Browsing School of Arts and Sciences by Subject "water supply"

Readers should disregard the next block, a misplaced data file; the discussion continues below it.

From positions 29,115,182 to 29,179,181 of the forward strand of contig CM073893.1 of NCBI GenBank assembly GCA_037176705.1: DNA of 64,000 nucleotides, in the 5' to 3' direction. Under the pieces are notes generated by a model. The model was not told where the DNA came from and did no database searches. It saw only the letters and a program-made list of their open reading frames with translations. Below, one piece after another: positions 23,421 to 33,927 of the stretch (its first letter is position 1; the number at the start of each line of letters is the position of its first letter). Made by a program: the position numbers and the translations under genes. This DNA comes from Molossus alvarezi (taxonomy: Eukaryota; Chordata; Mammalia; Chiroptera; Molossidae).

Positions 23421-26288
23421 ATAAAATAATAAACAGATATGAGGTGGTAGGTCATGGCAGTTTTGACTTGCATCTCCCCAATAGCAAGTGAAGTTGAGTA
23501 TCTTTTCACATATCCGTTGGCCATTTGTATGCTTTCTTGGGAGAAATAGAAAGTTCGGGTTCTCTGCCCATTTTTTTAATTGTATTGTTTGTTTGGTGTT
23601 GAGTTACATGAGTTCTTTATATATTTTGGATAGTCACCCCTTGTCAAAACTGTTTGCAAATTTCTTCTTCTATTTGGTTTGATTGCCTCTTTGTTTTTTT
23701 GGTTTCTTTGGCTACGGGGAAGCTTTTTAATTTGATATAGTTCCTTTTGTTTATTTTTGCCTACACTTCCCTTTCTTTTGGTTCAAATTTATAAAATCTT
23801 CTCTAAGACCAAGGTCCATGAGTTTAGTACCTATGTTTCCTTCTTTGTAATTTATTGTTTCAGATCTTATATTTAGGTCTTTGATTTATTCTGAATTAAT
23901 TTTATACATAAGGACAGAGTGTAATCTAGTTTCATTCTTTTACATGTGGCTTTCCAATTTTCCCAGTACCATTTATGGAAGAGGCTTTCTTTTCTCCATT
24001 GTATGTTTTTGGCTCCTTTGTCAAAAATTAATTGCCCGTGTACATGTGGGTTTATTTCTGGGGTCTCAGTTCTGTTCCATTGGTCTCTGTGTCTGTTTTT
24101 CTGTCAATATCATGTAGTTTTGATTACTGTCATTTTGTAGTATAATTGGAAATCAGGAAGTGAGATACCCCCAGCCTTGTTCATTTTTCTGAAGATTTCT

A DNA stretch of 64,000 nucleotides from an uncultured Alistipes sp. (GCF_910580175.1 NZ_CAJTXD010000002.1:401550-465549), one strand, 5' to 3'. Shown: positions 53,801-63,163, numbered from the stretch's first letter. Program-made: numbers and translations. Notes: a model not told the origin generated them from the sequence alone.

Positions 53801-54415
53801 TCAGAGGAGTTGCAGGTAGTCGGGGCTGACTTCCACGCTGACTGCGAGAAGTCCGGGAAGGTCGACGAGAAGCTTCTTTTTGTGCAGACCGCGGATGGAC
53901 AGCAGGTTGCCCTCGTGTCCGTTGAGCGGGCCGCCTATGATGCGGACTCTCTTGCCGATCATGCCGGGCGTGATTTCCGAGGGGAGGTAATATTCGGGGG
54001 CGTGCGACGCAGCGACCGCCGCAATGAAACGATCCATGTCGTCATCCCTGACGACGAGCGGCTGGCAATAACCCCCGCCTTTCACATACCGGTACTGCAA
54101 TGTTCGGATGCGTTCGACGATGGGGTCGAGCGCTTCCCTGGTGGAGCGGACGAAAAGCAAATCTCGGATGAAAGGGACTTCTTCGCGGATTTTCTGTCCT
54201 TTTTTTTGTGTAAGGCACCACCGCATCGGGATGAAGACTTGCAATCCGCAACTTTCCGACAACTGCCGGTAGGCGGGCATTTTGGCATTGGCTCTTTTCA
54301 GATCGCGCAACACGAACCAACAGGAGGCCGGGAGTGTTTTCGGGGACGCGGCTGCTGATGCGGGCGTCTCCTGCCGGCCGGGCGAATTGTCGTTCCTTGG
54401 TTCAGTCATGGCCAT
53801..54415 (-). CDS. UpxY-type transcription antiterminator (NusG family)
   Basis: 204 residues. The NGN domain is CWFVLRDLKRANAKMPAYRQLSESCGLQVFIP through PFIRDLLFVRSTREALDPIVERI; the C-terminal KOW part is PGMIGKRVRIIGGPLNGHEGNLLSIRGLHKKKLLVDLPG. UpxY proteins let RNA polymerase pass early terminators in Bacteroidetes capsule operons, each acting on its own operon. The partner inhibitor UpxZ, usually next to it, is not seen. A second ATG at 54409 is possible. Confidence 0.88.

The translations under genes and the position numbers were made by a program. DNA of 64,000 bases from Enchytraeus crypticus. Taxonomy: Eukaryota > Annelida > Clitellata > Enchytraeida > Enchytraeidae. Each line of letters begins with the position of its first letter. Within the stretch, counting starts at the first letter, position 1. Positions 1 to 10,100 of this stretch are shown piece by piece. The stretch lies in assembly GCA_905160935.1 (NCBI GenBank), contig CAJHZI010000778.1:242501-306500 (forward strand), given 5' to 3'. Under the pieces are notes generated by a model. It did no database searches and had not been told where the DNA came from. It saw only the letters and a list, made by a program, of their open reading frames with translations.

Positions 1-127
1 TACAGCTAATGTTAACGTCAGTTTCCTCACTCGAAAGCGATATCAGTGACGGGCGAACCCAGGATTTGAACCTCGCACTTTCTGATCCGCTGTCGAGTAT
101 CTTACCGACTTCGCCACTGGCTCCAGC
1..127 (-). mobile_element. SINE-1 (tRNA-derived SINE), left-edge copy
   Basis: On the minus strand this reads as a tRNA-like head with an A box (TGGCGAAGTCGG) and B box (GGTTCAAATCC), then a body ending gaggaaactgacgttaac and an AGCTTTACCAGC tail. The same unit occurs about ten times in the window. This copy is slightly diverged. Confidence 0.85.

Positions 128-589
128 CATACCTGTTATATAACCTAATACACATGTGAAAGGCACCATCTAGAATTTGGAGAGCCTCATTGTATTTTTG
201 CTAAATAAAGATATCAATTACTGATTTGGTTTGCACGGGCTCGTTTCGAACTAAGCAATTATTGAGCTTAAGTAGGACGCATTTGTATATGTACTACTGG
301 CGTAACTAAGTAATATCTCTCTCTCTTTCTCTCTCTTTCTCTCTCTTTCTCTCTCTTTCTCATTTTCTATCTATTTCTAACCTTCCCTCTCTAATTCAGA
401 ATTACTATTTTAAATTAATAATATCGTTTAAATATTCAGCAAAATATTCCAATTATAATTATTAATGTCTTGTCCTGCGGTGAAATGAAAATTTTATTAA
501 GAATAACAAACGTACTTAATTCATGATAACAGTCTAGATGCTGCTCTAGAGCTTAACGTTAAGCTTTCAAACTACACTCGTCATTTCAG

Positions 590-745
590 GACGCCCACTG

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Key landscape and biotic indicators of watersheds sensitivity to forest disturbance identified using remote sensing and historical hydrography dataWater is one of the most critical resources derived from natural systems. While it has long been recognized that forest disturbances like fire influence watershed streamflow characteristics, individual studies have reported conflicting results with some showing streamflow increases postdisturbance and others decreases, while other watersheds are insensitive to even large disturbance events. Characterizing the differences between sensitive (e.g. where streamflow does change postdisturbance) and insensitive watersheds is crucial to anticipating response to future disturbance events. Here, we report on an analysis of a national-scale, gaged watershed database together with high-resolution forest mortality imagery. A simple watershed response model was developed based on the runoff ratio for watersheds (n=73) prior to a major disturbance, detrended for variation in precipitation inputs. Post-disturbance deviations from the expected water yield and streamflow timing from expected (based on observed precipitation) were then analyzed relative to the abiotic and biotic characteristics of the individual watershed and observed extent of forest mortality. The extent of the disturbance was significantly related to change in post-disturbance water yield (p<0.05), and there were several distinctive differences between watersheds exhibiting post-disturbance increases, decreases, and those showing no change in water yield. Highly disturbed, arid watersheds with low soil: water contact time are the most likely to see increases, with the magnitude positively correlated with the extent of disturbance. Watersheds dominated by deciduous forest with low bulk density soils typically show reduced yield post-disturbance. Postdisturbance streamflow timing change was associated with climate, forest type, and soil. Snowy coniferous watersheds were generally insensitive to disturbance, whereas finely textured soils with rapid runoff were sensitive. This is the first national scale investigation of streamflow postdisturbance using fused gage and remotely sensed data at high resolution, and gives important insights that can be used to anticipate changes in streamflow resulting from future disturbances.